Third up on the globetrotting tour of the early season endurance racing action came the start of the IMSA season action at Daytona International Speedway with the IMSA Weathertech Sportscar Championship and Continental Tire Sportscar Challenge both starting their 2017 seasons.
Here’s a trot through the major points of interest arising from a fascinating week on the Atlantic coast.
There was a whole lot of new for 2017 and the trials and tribulations of the new cars fills most of the post race postulation here.
Here was the first opportunity to see the new for 2017 Prototypes in action, both to the Gibson engined LMP2 spec, and in IMSA-specific DPi spec.
The new cars look the part, in particular the DPIs, with a huge amount of paddock and press room discussion over the future prospects of the formula, and the potential for the factory backed (or in the case of the ESM Ligiers, factory supplied) cars in eventually finding a place on the grid at Le Mans. This observers view is that can’t happen soon enough, to add a little bit more manufacturer interest in the post-Audi era and, in particular, at a point in time when numerical necessity at Le Mans takes precedence over ultimate quality.
The Cadillac engined trio proved the class of the field in terms of both pace and reliability though the Nissan engined ESM pair proved a real surprise package, with very little testing ahead of their Daytona appearance they rose up through the order as others stumbled, an excellent start to their new programme.
The Mazdas looked superb, had real pace but suffered issues familiar to their predecessors. They will though be better suited to other circuits later in the season.
The LMP2s meanwhile all saw issues (though again against many expectations) the Visit Florida Racing Riley Gibson had a near perfect run.
New car niggles, not helped by rain and low temperatures, saw the prototype field suffer 24 hours of issues that prevented any of the Gibson runners from mounting a race long challenge.
Speed though was very encouraging, and, if the niggles are dealt with as quickly as those we’ve seen in the past the potential for IMSA’s new look premier class is very good.
Acura and Lexus both debuted their new GT3 spec (GTD in IMSA parlance) NSX and RC-F at Daytona and both cars were on the pace, with the NSX almost springing a major surprise.
The initial Lexus challenge eventually fell victim to a race ending shunt for Scott Pruett, A T2 fumble putting the #14 into the wall, Pruett’s initial thought that he had been hit proving incorrect, with the second car suffering delay after it WAS hit. Again though the pace was there, the Lexus pair in the pack before hitting trouble.
The Acura pair though rose up through the order to lead the race into morning, good stint long pace for hour after hour for the brand new Michael Shank Racing pair seeing them well in contention until late race issues saw both fall back down the order. It was though a very encouraging start.
Some controversy around both efforts though continues with paddock niggles around the factory focused nature of what is designed to be a firmly customer-based formula.
The Mercedes AMG GT3s aren’t as ‘new’ but are new for 2017 in IMSA racing and they too saw some pace, and some issues. A podium for the #33 car was just reward for the effort, but the #75 SunEnergy1 car was, for a while at least, the star of the trio before problems hit home.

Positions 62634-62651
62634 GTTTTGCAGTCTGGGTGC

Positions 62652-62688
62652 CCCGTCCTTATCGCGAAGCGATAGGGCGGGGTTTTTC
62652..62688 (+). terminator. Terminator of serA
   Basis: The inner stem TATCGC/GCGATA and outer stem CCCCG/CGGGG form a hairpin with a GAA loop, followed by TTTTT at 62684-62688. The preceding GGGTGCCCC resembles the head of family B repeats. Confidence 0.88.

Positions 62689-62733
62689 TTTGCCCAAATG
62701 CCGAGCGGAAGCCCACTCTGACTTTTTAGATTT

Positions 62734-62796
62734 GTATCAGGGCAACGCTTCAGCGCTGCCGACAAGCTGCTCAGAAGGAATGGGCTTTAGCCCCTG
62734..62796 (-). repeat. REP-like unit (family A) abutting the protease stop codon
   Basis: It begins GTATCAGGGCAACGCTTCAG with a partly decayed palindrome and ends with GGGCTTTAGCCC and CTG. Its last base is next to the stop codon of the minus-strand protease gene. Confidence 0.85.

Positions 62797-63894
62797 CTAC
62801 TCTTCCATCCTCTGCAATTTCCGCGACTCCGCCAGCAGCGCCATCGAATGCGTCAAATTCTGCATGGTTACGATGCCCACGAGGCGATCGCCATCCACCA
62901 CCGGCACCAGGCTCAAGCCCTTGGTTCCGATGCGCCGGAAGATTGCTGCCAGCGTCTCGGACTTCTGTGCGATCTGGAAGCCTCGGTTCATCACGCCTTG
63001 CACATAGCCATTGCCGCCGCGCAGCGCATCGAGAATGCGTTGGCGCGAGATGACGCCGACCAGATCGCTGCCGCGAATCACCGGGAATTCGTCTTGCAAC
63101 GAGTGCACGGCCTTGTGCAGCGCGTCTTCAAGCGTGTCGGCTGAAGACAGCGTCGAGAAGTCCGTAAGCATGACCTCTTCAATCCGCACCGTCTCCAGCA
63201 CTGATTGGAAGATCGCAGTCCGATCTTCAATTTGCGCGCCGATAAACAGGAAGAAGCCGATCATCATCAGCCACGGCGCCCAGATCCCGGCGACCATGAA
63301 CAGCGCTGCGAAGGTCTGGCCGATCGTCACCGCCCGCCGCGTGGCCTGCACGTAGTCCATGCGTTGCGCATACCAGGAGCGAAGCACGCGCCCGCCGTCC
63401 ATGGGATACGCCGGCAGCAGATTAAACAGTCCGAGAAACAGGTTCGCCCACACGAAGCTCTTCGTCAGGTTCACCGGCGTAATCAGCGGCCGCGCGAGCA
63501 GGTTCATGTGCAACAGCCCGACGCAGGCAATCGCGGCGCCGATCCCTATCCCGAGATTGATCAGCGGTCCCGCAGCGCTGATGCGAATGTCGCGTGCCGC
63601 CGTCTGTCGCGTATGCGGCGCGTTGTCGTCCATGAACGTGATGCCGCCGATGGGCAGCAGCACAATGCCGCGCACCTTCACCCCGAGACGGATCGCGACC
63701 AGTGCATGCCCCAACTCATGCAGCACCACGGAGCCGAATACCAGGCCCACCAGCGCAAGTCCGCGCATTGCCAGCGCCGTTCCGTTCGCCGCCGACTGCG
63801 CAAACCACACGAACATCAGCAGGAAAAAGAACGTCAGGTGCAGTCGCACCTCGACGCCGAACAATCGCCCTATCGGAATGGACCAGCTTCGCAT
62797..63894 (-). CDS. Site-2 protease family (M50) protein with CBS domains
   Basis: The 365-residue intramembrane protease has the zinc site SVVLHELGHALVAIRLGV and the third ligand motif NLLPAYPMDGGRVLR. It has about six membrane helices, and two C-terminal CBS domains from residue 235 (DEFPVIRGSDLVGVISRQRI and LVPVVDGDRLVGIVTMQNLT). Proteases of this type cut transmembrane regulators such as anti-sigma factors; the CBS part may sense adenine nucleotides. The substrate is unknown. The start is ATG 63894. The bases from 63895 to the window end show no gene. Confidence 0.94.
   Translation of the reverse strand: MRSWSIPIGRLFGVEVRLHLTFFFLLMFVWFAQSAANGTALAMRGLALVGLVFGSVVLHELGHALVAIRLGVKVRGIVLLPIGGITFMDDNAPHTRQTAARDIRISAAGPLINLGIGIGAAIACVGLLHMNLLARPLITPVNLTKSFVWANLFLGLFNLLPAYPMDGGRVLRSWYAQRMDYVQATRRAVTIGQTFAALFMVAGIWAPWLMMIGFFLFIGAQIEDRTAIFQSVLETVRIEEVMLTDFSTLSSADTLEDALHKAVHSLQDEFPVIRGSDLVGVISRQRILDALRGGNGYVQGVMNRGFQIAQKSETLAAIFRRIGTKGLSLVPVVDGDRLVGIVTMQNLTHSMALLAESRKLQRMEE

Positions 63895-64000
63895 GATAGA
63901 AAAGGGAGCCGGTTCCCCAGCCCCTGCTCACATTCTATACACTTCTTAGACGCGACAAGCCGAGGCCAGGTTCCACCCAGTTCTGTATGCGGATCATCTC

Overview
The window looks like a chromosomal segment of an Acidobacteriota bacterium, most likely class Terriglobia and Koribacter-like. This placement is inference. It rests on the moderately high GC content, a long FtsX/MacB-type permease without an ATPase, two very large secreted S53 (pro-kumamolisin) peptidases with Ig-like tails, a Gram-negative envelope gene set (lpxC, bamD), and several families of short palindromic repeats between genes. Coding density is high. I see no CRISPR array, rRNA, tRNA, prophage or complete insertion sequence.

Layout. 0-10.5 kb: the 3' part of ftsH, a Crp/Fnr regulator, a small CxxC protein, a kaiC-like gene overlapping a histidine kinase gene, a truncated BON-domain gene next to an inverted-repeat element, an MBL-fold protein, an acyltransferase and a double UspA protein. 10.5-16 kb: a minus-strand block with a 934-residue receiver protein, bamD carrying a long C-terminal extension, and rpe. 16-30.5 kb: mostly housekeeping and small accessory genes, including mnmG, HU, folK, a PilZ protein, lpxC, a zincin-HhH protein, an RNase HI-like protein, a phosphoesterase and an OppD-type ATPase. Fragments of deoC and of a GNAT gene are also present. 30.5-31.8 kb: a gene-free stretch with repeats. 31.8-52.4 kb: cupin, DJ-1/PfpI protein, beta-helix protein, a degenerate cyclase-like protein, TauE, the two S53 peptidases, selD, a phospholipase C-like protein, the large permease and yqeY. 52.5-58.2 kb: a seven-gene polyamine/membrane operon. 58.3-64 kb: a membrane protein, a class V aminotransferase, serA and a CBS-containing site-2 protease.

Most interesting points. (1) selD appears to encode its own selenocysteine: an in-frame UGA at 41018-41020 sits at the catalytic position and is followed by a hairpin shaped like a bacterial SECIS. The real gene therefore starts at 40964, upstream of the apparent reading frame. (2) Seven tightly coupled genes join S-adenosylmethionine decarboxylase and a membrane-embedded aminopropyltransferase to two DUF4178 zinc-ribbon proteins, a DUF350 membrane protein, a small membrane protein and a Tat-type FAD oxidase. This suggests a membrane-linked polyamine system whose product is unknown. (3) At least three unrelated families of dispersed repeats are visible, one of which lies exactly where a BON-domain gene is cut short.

A packed and very varied GTD field though provided big entertainment – and look set to be a big part of the headlines to come later in the year.
Porsche’s new mid-engined GTLM (GTE) spec 911 RSR made its racing debut at Daytona and initially looked just a little off the ultimate class pace.
When the weather took a turn for the worse though then so did the form book with both Porsches rising like salmon to the top of the order and looking rock solid thereafter and always in contention.
That level of racing form, this early in the new car’s career, including a second place finish in class to the Ford GT, should prove highly encouraging for Porsche’s ambitions on both sides of the Atlantic, the conformation though of the fact that there are no (as yet publicly disclosed) plans for a road car version of the car marks a further move towards a prototypical GTE/ GTLM class – and in an era of austerity that could prove to be a rather short-termist prospect!
The issues for the prototypes also meant that we really didn’t get much stint long opportunity to see whether the balancing between the LMP2s and DPis worked, though the all-Pro nature of the factory engined cars should, in any case see the DPis ahead after a full race distance.
GTLM and GTD though saw the IMSA BoP process again pretty well endorsed with multi-marque battles in both classes, almost all of the GTD makes in contention for, or in the lead at some point of the 24 Hours.
Continental Tire Sportscar Challenge
After a frankly rather sad display at Daytona last year that saw the recent health of the GS class evaporate with a less than double figures entry, 2017 saw an explosion of interest in the class, now embracing full FIA GT4 spec machinery.
The world debut of Ford’s new Mustang GT4 saw the two cars present dominate qualifying (Dean Martin Above) and then initially disappear up the road until issues hit home. McLaren’s new (to customers) 570S GT4 too saw great pace though a combination of bad luck and the inevitable new team with a new car niggles blunted their ultimate edge.
Through it all the Cayman GT4s prevailed, eventually finishing 1,2,3,4 but the signs are good that the Daytona result is unlikely to be a regular one as the new cars, soon to include the yet to race Chevrolet Camaro GT4, get into the groove.